For those who like to DIY, like weddings, birdhouses and SEO report cards, deciding what to include and how to format can be a challenge. What’s the most important thing you should look at when creating your own SEO report card? Technical SEO, keyword rankings, backlinks or content?
In this checklist to creating your own SEO report card, we’ll cover what data you should include, and the best way to format it to help yourself come to the right conclusions.
What Goes in an SEO Report Card
Choosing the right data to include in your DIY SEO report card is foundational to the process. If you’re grading on the wrong rubrik, it won’t matter if your data is accurate or how nice it looks.
When grading a website, compile the following data points:
- Crawl errors (from Google Search Console) – Google encountering a lot of 404 errors is not good SEO.
- Technical SEO – Slow page speed, broken links inaccessible content should lower a website’s grade.
- Backlinks – No links is better than bad links, but neither are good for rankings.
- User behavior – Google views at bounce rates and time on site as markers of quality, so you should measure these metrics.
Once you’ve collected your data, you should analyze and score it in a way that will show you where you site stands from an SEO perspective.
How to DIY It
You can use a tool (like WooRank, for example. They even do it for free!) to create an SEO report card for you. Or you can DIY it.
How do you build your own report card?
For this part, spreadsheets are easy to use to organize and format data. Create three columns. One each for:
- Criteria – This is the data/criteria you are evaluating and scoring.
- Content – The actual text of a criteria (when applicable), like meta description or alternative text.
- Count – The character count for text criteria, or the total number of other criteria, such as links or <h1> tags.
You can put all of your criteria in one tab, or you can create a tab for each section such as technical SEO, backlinks, engagement, etc to keep things a little more organized. You also have the option to create a column for every criteria that is evaluated as a number. This can make your spreadsheet a bit unwieldy, but make the next step a bit easier.
Now, conditionally format your cells so you can score your website’s SEO.
Format your cells so the Count values that aren’t within an ideal range will display as red, while the rest will show as green. You can also create a third rule to show marginally passing criteria as yellow or orange warnings.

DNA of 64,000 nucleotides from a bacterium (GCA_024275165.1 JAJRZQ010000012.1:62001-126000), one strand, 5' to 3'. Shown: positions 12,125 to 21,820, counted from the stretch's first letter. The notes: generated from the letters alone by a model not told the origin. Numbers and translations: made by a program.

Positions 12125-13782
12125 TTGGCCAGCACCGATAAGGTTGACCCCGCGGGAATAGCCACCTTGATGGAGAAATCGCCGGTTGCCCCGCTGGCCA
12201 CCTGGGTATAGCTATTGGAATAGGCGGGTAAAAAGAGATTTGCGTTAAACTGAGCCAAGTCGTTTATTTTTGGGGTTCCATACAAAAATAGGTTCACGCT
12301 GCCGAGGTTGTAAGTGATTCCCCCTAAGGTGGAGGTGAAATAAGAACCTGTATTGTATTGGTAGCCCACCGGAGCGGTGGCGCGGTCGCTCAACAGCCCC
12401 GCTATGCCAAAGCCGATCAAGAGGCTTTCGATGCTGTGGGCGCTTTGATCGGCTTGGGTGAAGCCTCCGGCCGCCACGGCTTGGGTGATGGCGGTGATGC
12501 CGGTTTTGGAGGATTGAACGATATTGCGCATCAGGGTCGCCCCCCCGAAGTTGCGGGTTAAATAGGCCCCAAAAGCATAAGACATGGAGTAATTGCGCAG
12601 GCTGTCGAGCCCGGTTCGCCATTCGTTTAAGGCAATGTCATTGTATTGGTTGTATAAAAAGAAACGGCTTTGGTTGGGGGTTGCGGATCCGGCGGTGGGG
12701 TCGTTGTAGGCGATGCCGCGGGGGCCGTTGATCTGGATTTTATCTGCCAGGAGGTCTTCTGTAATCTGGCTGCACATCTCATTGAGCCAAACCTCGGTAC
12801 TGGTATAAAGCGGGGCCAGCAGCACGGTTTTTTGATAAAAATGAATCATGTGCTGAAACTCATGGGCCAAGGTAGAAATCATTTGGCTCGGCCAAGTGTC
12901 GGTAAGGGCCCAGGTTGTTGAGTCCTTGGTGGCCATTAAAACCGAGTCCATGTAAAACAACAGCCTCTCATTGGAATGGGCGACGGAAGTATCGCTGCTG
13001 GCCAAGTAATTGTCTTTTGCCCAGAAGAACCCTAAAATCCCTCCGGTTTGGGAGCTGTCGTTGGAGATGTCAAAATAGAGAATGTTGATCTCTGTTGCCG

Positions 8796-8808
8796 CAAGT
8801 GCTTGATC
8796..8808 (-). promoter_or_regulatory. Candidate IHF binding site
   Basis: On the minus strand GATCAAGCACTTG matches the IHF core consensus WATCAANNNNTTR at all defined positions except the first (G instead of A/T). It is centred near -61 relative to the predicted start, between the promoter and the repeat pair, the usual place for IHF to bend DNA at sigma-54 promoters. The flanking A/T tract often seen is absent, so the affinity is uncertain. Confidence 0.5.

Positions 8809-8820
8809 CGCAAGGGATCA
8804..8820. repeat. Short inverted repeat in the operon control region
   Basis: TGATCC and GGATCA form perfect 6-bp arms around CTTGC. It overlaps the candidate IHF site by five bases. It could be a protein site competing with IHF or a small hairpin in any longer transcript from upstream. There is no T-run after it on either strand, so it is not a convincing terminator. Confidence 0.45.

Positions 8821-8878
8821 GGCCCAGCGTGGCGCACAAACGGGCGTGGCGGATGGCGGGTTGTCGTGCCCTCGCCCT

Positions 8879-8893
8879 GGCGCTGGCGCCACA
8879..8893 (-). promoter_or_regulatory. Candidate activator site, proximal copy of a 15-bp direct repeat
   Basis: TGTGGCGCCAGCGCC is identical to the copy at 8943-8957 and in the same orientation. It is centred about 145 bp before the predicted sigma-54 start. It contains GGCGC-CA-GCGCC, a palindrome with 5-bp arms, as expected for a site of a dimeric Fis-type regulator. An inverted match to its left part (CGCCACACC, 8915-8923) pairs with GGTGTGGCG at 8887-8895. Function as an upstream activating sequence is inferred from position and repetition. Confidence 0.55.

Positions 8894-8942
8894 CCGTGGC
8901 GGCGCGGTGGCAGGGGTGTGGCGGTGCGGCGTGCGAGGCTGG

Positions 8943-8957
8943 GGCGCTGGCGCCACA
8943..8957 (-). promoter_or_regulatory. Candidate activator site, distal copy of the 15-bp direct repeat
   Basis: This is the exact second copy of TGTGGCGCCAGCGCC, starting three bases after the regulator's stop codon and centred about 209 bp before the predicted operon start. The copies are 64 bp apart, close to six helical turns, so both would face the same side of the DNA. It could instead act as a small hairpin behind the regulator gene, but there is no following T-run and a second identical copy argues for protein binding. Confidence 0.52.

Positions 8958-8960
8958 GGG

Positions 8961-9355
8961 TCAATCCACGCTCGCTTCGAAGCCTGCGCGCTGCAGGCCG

The same goes for the number of links and linking domains and user behavior statistics.
Use text-based rules to score yes/no criteria such as robots.txt files and XML sitemaps.
Don’t get lazy and neglect to highlight passing criteria in green. Knowing what’s correct is just as important in knowing what needs to be fixed.
You’ve just created a simple, do-it-yourself SEO report card.
Make It Look Good
Since you’re taking the time to make this SEO report card template, make it nice and easy to use in the future.
Make it look nice, especially if you’re creating this report card to use to show to clients or during pitches. In fact, SEO report cards can be a nice lead-gen tool.
Create a branded cover page with your own name, logo and colors that includes prioritized recommendations, improvements made since the last report and how traffic and/or scores have changed over time.
People will absorb the data better if it’s easier on the eyes.
Don’t Really Want to DIY?
You most likely do want to make your own SEO report card. But if you don’t, don’t worry about it. You can use WooRank to do it for you.
Just type your URL in the review generation bar on the homepage and hit “Review” to get a nice detailed, formatted and actionable SEO report card for site. Instantly!
We want to give a special thanks to the team at WooRank for providing these awesome DIY SEO report card tips. If you are looking for more extensive SEO help check out Oneupweb’s Content Marketing and SEO service offerings.